These early cars are likely to have a small battery, and even when new the useable range would struggle to break 200 miles. Taking into account degradation, they are likely to have a working range of approx 170 miles today for an 85, and less in winter. While any car delivered before April 2017 originally had free supercharging for life, this may have been taken away by Tesla at some point. Even if the car can supercharge, it's worth noting that they do not charge very quickly which can make for a frustrating experience.
In theory any Model S or Model Y car built after late 2016 could have the hardware required for FSD. If the car was purchased with FSD, then Tesla will have updated certain element of the hardware to help support this, although the notable excpetion is the Media screen which can be upgraded for a further $1500-$2000.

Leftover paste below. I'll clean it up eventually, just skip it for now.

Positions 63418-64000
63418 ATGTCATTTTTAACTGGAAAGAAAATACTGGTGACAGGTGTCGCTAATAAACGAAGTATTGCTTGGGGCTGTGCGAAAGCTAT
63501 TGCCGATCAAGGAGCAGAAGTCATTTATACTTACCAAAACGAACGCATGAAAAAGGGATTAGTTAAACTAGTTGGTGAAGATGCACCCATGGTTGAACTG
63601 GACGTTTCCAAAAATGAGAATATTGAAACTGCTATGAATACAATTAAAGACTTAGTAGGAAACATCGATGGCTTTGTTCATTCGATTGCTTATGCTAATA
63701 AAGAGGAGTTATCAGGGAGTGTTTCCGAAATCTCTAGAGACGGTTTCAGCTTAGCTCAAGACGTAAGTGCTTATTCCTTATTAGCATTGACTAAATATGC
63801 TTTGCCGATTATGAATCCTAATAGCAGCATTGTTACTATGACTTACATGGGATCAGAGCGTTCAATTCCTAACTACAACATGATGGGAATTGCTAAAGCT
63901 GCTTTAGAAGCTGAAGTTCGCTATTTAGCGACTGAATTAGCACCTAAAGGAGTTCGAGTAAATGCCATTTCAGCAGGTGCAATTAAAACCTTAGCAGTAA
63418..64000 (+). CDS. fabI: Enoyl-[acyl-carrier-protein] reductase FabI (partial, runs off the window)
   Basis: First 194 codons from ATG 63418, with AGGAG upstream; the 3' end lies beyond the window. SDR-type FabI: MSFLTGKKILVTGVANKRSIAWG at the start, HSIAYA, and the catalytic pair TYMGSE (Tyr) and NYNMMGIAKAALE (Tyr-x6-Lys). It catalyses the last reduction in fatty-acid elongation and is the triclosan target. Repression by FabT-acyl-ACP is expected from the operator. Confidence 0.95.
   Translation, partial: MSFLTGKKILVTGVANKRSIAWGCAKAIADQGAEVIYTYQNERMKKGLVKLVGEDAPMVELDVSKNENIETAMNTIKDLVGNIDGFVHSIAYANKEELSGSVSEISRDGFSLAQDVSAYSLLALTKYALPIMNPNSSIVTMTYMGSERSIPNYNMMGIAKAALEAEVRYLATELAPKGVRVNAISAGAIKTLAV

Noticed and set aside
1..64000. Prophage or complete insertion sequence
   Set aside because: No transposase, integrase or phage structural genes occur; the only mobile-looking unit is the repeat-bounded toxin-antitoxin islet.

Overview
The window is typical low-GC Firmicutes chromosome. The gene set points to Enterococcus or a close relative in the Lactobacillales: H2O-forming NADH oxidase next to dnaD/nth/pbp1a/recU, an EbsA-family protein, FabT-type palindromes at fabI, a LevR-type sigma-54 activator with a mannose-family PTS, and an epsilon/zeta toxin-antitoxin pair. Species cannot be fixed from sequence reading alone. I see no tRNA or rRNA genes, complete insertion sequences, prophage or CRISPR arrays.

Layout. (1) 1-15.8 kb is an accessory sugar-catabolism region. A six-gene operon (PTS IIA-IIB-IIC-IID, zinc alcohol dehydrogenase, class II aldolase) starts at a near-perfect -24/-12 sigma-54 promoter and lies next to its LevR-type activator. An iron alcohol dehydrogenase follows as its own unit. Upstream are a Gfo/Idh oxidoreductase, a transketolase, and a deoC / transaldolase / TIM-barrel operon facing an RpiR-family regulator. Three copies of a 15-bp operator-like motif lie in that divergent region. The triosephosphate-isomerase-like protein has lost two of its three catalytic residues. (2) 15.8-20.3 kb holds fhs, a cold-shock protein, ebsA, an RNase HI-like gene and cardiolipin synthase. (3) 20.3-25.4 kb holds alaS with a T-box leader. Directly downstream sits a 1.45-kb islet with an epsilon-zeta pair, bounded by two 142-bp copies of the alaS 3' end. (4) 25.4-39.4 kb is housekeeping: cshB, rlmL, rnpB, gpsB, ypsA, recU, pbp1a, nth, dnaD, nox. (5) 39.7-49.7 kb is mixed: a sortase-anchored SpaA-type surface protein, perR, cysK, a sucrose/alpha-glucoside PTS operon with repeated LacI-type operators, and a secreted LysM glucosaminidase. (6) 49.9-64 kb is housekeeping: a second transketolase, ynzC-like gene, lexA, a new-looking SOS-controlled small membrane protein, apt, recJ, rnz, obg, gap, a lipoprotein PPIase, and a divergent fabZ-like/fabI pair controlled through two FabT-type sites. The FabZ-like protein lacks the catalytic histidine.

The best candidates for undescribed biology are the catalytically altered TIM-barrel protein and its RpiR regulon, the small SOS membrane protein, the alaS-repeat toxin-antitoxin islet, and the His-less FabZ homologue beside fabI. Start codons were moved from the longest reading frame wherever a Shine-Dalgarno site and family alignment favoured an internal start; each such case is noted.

But if you want the cheapest, you will probably find an early Model 3 is the way to go. In the US an early Model 3 will cost from $25k. However, if you want the cheapest way of buying a car for FSD, then buy a car with FSD. These can start as low as $33k, and when you consider FSD as an option is $15k, you're effectively paying as low as $18k for the car. This is a reflect of the used market value of FSD.
The Tesla bumper to bumber warranty runs for 4 years or 50k miles, whichever finishes sooner. Cars thart still qualify are again typically early Model 3s with lowish mileage. Cars can start from around $28k with a years warranty remaining.